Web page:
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Judit Polgar – Questions and Answers

 

Over the next week we will be lucky enough to be visited online by a world class player. Judit Polgar will visit the blog occasionally to answer questions posed by readers in the comments to this post. This is your chance to pick the brain of a chess superstar.

 

Judit’s new book How I Beat Fischer’s Record  is published today.

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  1. garryk
    September 21st, 2012 at 15:44 | #1

    Will you beat my peak record of 2851 before that norwegian kid?

  2. garryk
    September 21st, 2012 at 15:48 | #2

    And do you think you’d have been able to deal with Deep Blue better than me? If I remember well it was your or your sister to ask for a chance of a match with the silicon monster…

  3. SovietSchool
    September 21st, 2012 at 23:20 | #3

    I am interested in whether the training that Judit received differed from what her Two Sisters
    Received, with experience of how her sisters fared was anything modified?

  4. September 22nd, 2012 at 00:46 | #4

    Judit, I think that Hou Yifan is a great player, but she would do better for her long term development to concentrate on open events instead of beating up on the women players. What would you recommend for her career development and what do you think of her game. Thanks.

  5. September 22nd, 2012 at 04:12 | #5

    Judit, what chess player had the most profound influence on your chess playing career? thx

  6. September 22nd, 2012 at 04:32 | #6

    Hi Judit, I’m looking forward to your book very much! What do you feel is the biggest difference between you and a 2600 player? Between you and a 2800 player?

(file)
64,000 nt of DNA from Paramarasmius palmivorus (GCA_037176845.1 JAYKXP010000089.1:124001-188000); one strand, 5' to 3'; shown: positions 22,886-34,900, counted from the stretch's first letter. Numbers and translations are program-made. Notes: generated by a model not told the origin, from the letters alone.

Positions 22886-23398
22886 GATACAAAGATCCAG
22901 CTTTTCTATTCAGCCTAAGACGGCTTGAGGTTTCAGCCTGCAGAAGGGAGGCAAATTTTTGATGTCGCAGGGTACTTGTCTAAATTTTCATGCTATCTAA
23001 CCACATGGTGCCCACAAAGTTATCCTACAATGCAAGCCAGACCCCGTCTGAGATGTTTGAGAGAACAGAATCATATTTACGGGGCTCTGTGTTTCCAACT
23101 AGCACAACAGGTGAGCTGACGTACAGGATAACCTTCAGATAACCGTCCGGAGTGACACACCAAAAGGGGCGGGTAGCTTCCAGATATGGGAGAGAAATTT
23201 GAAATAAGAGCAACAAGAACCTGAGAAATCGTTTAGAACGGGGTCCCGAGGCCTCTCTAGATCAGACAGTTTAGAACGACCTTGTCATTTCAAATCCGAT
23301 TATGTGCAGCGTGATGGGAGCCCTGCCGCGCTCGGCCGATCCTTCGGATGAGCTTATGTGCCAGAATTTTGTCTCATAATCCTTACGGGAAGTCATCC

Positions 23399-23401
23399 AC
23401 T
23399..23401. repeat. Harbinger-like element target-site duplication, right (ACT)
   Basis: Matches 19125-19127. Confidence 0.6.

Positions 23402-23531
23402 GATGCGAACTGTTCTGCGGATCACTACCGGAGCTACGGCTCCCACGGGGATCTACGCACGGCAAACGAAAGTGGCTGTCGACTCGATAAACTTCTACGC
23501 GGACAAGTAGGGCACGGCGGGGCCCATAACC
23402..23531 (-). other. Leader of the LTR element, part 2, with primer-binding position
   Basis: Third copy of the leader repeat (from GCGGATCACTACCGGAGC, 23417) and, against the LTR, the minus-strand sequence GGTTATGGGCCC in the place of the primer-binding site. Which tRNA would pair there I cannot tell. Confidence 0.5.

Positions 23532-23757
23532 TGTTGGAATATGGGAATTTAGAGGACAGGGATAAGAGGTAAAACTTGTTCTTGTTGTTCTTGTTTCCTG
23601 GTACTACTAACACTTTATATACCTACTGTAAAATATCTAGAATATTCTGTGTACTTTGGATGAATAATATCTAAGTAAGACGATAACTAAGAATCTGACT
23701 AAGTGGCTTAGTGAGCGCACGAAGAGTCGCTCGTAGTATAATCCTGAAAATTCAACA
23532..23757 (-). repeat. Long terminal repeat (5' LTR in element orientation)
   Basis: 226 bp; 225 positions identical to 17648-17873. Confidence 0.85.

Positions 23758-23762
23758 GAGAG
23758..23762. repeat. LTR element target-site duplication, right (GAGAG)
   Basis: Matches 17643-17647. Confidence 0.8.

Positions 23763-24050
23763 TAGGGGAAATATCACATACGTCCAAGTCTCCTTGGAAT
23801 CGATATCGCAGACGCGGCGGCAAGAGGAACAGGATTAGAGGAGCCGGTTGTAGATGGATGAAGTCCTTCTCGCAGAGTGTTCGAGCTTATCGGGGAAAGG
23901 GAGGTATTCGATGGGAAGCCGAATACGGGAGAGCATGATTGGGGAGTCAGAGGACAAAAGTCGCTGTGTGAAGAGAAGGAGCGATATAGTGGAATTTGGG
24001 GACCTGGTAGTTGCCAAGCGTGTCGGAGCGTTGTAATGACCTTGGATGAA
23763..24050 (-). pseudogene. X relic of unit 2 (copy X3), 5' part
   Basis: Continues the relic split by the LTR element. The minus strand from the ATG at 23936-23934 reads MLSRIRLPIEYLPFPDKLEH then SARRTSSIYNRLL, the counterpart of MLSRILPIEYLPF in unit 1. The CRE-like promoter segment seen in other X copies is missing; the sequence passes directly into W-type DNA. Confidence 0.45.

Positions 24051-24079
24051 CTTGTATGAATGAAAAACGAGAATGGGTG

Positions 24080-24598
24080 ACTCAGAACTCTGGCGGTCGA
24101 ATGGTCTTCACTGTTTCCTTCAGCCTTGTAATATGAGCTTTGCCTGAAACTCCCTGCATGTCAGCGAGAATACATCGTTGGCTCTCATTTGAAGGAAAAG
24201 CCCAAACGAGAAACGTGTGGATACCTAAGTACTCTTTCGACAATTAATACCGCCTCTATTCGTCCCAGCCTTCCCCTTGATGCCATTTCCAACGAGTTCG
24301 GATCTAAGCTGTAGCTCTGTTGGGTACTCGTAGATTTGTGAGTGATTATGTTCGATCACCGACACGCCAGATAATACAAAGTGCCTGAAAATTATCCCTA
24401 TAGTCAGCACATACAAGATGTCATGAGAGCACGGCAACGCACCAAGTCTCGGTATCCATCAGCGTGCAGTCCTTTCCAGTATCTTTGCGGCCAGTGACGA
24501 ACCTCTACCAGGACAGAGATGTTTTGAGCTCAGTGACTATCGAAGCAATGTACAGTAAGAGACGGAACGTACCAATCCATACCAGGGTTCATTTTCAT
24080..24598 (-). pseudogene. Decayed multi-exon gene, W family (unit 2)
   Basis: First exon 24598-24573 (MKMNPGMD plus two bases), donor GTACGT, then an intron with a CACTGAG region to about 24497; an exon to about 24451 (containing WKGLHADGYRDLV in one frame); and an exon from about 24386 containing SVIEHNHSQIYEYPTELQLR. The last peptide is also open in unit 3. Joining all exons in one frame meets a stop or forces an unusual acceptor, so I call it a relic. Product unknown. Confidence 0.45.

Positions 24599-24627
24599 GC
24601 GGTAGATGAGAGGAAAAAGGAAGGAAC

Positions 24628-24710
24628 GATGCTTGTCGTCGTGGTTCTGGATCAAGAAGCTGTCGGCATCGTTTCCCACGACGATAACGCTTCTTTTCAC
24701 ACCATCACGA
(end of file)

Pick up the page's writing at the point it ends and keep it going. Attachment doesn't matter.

7. Seth
    September 22nd, 2012 at 07:43 | #7

    Dear Judit,

    First, congratulations on a fine career that will hopefully continue for a long time!

    Chess has undergone many changes over the years: the Romantic era of Morphy’s day, the birth of positional play with Steinitz, the hypermoderns with Reti, etc. What do you think sets the current era of chess apart from the past and what do you think the next big evolutionary step will be?

    Thank you for your time,

    Seth from the United States

  8. Oldsalt
    September 22nd, 2012 at 20:00 | #8

    Dear Judith,
    I’m a 63 year old chess enthusiast,who started playing chess some ten years ago!!. I play the Colle (K) and London as White. French / Dutch (mainly Stonewall) as Black. Would like to learn 1.d4 2.c4 systems. Any recommendations?
    Many Thanks & Best Wishes!.

  9. michael
    September 23rd, 2012 at 00:24 | #9

    Hello Judit,
    As a young player did you do more tactic’s and endgames or more master games?
    I am a chess coach and work with 6 yr old’s thru high school age.
    Thank you,
    Michael from US.

  10. Michel Barbaut
    September 23rd, 2012 at 00:48 | #10

    Hi Judit,
    I would like to know if you have any regret(s) about your chess career and what is your best chess souvenir ?
    Susan has been women world champion but you not (at least at the moment) … it should have been honorary for you and your country that you won this title (even if everybody knows that you’re the strongest women chessplayer probably for ever) any chance one day ?

    Thanks … and please play till you’re eighty !!

    Michel from France (and happy father of three lovely daughters … who start playing chess 😉 )

  11. Michael
    September 23rd, 2012 at 01:35 | #11

    Hi Judit,

    Congrats on your new book!!! What do you think the one thing a player should do every day to improve his tactics and strategy, puzzles in books, playing through old games, chess tactics software. What do you do in this area to stay sharp? Have you considered writing a book for Quality Chess on the Sicilian Taimanov, I mean when you think Taimanov you think Judit Polgar!!!